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Close-up of the showy orange flower of Tiger Lily (Lilium columbianum). One of 100+ species of Pacific Northwest native plants available at Sparrowhawk Native Plants, Native Plant Nursery in Portland, Oregon.
Close-up of the showy orange flowers of Tiger Lily (Lilium columbianum). One of 100+ species of Pacific Northwest native plants available at Sparrowhawk Native Plants, Native Plant Nursery in Portland, Oregon.

Tiger Lily

Regular price
$11.95
Sale price
$11.95
Unit price
per 

Lilium columbianum 

Tiger lily, also known as Columbia lily or Oregon lily, is a late spring - summer blooming bulb with slender, erect stems that can grow up to 5’ tall flaunting multiple gorgeous, nodding orange flowers. It’s maroon-speckled tepals flare back elegantly toward the stem creating visual space for the striking stamen that protrude well beyond the petals in a tight cluster. Bright green leaves are predominantly at the base of the stems in whorled clusters, while smaller, lance-shaped leaves dot the stem upwards.

  • Plant type/canopy layer: deciduous, perennial, herbaceous plant
  • Size at maturity:  12"-60" tall, 12" wide
  • Light requirements: full sun, part sun/part shade
  • Moisture requirements: perennially moist soil, may require summer watering
  • Bloom time: May - August 
  • Growth rate/ease: medium growth rate, moderately easy to grow
  • Wildlife support: attracts and provides nectar to hummingbirds, adult butterflies, bees and other insect pollinators, exerted stamens and a flower form allows for ample pollination by large butterflies, particularly western tiger swallowtails and pale swallowtails; overall plant is a caterpillar host plant and larval food source for native butterflies and moths
  • Native habitat/range: locally common in westside and subalpine meadows, forests gaps and roadsides in conifer forest especially along coast, up to 2000m, from north western California to British Columbia. Portland Plant List - yes.
  • Special features & uses: hummingbird favorite

What to Expect + Gardening with Tiger Lily: For spring orders, depending on the weather and the date of your order pick-up, bulbs may be just emerging or already dying back for the season. Bulbs can be fragile when they're actively growing in spring. So, either plant with care or keep it in its pot and wait until it dies back before planting. By early summer, the plant will die back completely and the bulb will be easy to transplant. If you go this route, leave the pot in a sheltered place and water sparingly, so that you don't rot the bulb. For fall orders, you can expect what looks like a pot of dirt. The bulb inside may appear slightly shriveled, which is its normal, dormant fall look. Fall is generally considered an excellent time to plant bulbs.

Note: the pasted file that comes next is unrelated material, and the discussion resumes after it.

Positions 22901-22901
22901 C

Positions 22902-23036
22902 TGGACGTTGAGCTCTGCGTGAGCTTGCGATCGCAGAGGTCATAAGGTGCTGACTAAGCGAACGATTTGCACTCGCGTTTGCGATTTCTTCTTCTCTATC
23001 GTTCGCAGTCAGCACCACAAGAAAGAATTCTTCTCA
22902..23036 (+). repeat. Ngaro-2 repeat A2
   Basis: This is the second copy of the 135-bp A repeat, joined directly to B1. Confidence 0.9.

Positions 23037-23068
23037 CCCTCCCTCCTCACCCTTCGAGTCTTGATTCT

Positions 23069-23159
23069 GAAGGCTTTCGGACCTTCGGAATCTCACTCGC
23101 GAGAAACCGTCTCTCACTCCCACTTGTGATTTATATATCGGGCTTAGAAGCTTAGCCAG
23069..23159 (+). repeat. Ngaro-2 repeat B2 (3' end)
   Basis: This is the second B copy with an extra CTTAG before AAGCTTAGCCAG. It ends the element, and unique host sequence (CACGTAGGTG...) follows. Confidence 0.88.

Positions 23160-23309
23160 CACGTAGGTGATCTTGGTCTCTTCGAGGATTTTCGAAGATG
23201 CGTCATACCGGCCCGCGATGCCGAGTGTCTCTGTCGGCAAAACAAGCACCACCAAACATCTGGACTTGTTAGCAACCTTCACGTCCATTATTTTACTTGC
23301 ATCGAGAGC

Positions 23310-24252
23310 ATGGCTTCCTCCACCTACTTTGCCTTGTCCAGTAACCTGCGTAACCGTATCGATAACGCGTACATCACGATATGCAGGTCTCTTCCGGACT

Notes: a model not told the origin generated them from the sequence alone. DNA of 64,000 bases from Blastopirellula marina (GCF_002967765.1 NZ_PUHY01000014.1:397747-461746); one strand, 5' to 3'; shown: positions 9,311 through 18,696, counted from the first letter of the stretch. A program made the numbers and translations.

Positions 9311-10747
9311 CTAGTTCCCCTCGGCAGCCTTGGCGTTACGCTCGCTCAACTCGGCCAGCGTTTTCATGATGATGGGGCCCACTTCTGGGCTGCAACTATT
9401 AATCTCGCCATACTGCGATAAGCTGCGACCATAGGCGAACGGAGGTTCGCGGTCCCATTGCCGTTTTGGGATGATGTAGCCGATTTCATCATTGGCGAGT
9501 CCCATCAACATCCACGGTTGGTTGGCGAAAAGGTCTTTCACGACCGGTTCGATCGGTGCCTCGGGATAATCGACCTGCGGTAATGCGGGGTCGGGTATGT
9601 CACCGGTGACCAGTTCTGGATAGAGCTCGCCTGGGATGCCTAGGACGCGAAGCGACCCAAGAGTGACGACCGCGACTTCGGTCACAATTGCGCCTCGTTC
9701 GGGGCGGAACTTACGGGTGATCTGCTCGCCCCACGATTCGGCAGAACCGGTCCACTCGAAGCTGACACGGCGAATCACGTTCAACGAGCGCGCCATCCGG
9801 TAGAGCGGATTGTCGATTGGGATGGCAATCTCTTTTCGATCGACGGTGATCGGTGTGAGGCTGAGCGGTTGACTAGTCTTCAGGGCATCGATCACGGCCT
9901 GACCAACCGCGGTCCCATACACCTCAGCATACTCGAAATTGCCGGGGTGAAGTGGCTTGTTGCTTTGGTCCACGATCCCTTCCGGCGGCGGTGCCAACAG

This is a treasure to behold when hiking in the woods. So, even a single Tiger Lily blooming in the home meadow or woodland garden is a delight, while successfully establishing a small patch would be a sheer joy. This bulb is a good fit for mature natural gardens, where beds have been built up over time and are rich in organic matter or works quite nicely intermixed in part sun/part shade container plantings. It requires part-to-full sun and moist soils; so moderate summer water may be needed, particularly in sunnier areas that tend to dry out. It is a favored food of many garden critters that have learned over millennia that the booty humans cache in the ground is worth digging for. Consider caging this bulb immediately after planting, until your scent and visible ground disturbance is long gone to keep it safe from above ground diggers like squirrels and chipmunks.

Photo Credits: Nikkie West, Sparrowhawk Native Plants